How to Prove Your Age Discrimination Case

 

Hi, my name is Jack and I’m an attorney with The Spiggle Law Firm. In today’s video, I’d like to speak with you about the types of evidence we evaluate when determining whether someone has a case for age discrimination, but generally, any type of discrimination. There’s two methods of proving discrimination in the employment context. The first is through direct evidence and the second is indirect evidence.

Now, direct evidence is, sort of, a smoking gun evidence. Where your boss sends out an email saying, “Hey, I’ve created a new team and people under 35 are allowed to apply.” In that case he’s clearly stating a discriminatory despair treatment based on age and is directly related to an employment action like a promotion. That type of evidence you can use to directly proof discrimination.

The vast majority of cases, however, are approved through indirect. And to show indirect…to show discrimination through indirect evidence, there’s three elements. And the first is that you must show that you are a member of a protected class. And so, in the age context, that’s anyone over 40. The second thing you must proof is you are subject to an adverse employment action. So this includes things like a termination, or a failure to promote, or reassignment to a less favorable position. So you show that, and you show that you are a member of protected class, then you’ve met the first two elements. And the third element is to proof that whatever justification your employer gives are not true but rather that the true reason for the adverse action against you was in fact, your age. Now, to do that, the third element is really where these cases are determined. And to do that you must show, essentially, that your employer has discriminatory enemies.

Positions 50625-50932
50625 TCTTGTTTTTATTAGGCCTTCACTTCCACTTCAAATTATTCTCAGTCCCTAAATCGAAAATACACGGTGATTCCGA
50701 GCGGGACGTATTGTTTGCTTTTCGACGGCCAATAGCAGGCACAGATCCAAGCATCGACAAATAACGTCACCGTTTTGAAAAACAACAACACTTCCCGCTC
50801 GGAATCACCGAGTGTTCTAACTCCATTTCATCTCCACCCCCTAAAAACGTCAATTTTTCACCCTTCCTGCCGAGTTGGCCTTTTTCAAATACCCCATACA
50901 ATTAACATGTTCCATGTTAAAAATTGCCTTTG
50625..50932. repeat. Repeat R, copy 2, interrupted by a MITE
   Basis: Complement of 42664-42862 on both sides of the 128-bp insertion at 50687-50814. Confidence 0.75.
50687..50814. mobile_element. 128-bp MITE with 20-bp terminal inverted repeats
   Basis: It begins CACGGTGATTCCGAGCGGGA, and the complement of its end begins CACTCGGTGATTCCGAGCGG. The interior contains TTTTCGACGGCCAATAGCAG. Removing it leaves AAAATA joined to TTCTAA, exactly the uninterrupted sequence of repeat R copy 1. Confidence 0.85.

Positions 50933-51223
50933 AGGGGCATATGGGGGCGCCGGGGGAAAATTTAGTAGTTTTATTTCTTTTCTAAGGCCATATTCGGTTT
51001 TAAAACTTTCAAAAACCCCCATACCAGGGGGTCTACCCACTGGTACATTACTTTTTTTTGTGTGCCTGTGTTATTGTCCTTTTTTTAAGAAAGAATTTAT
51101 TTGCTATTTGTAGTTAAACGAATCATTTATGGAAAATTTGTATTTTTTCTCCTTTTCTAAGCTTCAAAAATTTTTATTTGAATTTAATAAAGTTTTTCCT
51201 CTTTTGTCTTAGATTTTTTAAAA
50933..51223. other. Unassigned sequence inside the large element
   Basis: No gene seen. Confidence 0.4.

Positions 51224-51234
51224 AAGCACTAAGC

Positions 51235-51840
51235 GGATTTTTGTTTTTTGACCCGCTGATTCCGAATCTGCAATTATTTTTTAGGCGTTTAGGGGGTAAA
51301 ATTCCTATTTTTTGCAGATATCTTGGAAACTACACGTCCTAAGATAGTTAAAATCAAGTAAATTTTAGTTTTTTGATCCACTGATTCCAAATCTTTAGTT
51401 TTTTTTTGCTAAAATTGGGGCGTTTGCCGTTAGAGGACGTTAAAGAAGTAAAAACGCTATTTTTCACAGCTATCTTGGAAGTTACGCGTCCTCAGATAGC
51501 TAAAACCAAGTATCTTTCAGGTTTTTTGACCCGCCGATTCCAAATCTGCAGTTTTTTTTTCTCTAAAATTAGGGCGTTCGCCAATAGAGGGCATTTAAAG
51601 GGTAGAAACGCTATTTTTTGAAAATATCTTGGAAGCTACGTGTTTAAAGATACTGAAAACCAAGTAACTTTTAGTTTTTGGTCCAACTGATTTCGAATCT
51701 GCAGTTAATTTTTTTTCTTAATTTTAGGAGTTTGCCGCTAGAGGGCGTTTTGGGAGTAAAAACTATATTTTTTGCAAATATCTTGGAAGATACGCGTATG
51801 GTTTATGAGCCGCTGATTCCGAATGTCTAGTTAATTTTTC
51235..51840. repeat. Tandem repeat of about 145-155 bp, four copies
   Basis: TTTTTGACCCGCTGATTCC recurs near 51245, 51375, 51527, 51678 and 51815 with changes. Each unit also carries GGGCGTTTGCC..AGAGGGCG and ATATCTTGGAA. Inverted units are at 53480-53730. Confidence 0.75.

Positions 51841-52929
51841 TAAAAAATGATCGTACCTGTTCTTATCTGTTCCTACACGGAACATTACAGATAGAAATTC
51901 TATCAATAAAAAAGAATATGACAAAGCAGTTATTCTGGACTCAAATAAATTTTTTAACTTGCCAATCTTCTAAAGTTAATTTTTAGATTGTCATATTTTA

And unlike the race and gender context, where everyone knows and has been socially trained in the last 30, or 40, or 50 years not to, sort of, let those…Not to say something racist and not to let their bigoted ideas come out with sexism or racism, that’s not necessarily the case in age discrimination. Lots of people say things that are likely ageist without realizing that this is inappropriate and in fact, can be unlawful.

On the flip side of that coin, ageist statements might not catch your ear the same way a racist or a sexist statement would make you say, “Wow! I can’t believe someone just said that.” But that said, you may have heard somethings that indicate to you that you are in fact, the victim of age discrimination. And, sort of, comments like, “We need some young blood.” Or, “Older workers are computer illiterate.” Or, “The old guard doesn’t fit with the changing mood of this company.” Or something. Anything that makes a, sort of, generalization based on age can be combined with a bunch of other statements to show that you are the victim of age discrimination. So if you’ve been subject to an adverse employment action, and you’re over 40, think about those comments. And if you think there is some evidence of discrimination, that there’re true reasons behind an adverse action or proposed adverse action is age, I encourage you to investigate it and potentially speak with an attorney. Thanks.